Professor Marjorie Aaron taught a full day workshop on November 6, 2015 for the CPR Institute for Conflict Prevention and Resolution in St. Louis, for CPR's St. Louis based members, in house counsel and major law firms. The workshop focused on Counseling Clients through Bad News, and on Decision Tree Analysis in Legal Practice.

She also taught a two hour class on Decision Tree Analysis at Penn State's law school via Skype on November 17, 2015. And she completed the third of a three day workshop series on Effective Professional Communication at the Lindner College of Business, with co-faculty from CCM: Rocco Dal Vera and Denise Dal Vera on November 21. 

Profs. Aaron and Lawrence Coach Negotiation Teams

Professor Marjorie Aaron and Adjunct Professor James Lawrence coached two teams of 1Ls (Melissa Springer and Meghan Franklin, and David Lopez and Benjamin White) throughout October and November for the ABA Regional Negotiation Competition.  Professor Aaron traveled with the teams to Chicago on the weekend of November 13-15, 2015. 

Prof. Aaron Conducts “Grand Arbitration Experiment

Professor Marjorie Aaron, with her ADR class, conducted a "grand arbitration experiment" to take a look a variation in arbitrator awards among different decision-makers, and also seeking to determine whether the choice of solo vs. three member arbitrator panel or information about arbitration brackets influenced the arbitration results. More than 60 lawyers and approximately 20 students attended the event and sat as arbitrators. The UC Law ADR class presented the arbitration case (newly written) to the room.  The bottom line results were the number of arbitrators (one vs. three) or knowledge about brackets did not impact results among lawyer-arbitrators.  However, the most interesting to Professor Aaron was the range of findings.  Approximately 1/3 of the lawyer decision makers found liability (and 100% of the student decision makers).  The awards included "fees and costs only" in the range of $1m, $1.5m, $3.5m, $7m, $10.5m, and $13m.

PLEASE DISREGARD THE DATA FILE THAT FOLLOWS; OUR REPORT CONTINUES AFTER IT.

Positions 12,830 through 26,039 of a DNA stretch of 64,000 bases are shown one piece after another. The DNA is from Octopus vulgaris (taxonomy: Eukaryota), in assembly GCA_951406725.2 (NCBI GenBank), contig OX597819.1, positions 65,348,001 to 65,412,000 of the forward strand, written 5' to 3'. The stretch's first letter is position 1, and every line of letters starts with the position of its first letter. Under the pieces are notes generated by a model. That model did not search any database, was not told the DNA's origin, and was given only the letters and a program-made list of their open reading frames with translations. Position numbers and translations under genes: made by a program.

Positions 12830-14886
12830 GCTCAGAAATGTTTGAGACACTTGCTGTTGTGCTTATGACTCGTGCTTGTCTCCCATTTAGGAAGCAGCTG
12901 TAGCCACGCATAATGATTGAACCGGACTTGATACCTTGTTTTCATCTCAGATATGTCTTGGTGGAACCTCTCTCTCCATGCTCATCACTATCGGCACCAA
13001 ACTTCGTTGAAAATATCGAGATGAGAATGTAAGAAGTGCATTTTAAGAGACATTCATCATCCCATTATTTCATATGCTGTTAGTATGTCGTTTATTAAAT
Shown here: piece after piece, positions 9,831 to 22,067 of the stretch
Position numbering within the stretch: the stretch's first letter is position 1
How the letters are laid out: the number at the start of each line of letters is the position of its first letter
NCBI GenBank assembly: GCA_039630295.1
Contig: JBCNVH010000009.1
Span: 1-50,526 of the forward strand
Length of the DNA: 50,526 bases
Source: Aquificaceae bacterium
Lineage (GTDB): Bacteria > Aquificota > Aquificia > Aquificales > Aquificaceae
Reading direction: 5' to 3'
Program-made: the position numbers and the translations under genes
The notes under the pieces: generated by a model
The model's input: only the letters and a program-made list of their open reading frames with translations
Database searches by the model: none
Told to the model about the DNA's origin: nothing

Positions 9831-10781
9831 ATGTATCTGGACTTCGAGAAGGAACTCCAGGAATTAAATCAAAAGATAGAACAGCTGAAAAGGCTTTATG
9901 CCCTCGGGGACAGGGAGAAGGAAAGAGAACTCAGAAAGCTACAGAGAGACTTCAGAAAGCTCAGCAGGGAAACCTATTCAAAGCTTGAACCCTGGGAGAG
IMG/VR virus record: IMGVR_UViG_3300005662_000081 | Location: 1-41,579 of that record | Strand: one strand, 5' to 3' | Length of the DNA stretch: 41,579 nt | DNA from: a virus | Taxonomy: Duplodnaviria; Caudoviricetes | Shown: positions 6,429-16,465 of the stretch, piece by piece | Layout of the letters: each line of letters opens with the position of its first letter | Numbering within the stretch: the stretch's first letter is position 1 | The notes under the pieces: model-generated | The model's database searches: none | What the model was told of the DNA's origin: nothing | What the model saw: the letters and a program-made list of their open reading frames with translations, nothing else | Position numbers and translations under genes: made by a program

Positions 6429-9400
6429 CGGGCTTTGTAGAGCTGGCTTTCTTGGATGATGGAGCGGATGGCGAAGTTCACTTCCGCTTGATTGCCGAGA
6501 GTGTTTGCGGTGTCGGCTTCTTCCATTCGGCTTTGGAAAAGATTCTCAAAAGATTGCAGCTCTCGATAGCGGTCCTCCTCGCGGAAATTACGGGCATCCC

Law Classes Now an Undergraduate Opportunity

Prof. Ann Hubbard teaching

UC undergraduates can get an early taste of law school and gain insights into everyday legal issues this spring, when the College of Law offers courses designed especially for them for the first time. 

College of Law professors will teach Constitutional Landmarks and Disability Rights Law, both of which are open to students from any college. Both also count as electives toward the Certificate in Legal Studies, a program expected to launch in 2016.

"We are delighted to welcome UC undergraduate students to our building and look forward to continuing to build connections in the months to come," said Dean Jennifer S. Bard.

“Both courses were created with undergraduates in mind, so they don’t replicate traditional law school classes. Instead they expose students to aspects of the law and the legal system that they are likely to encounter in school, at work or elsewhere,” said Professor Michele Bradley, Special Assistant to the Dean for Strategic Initiatives at the College of Law. Bradley is helping to coordinate this initiative.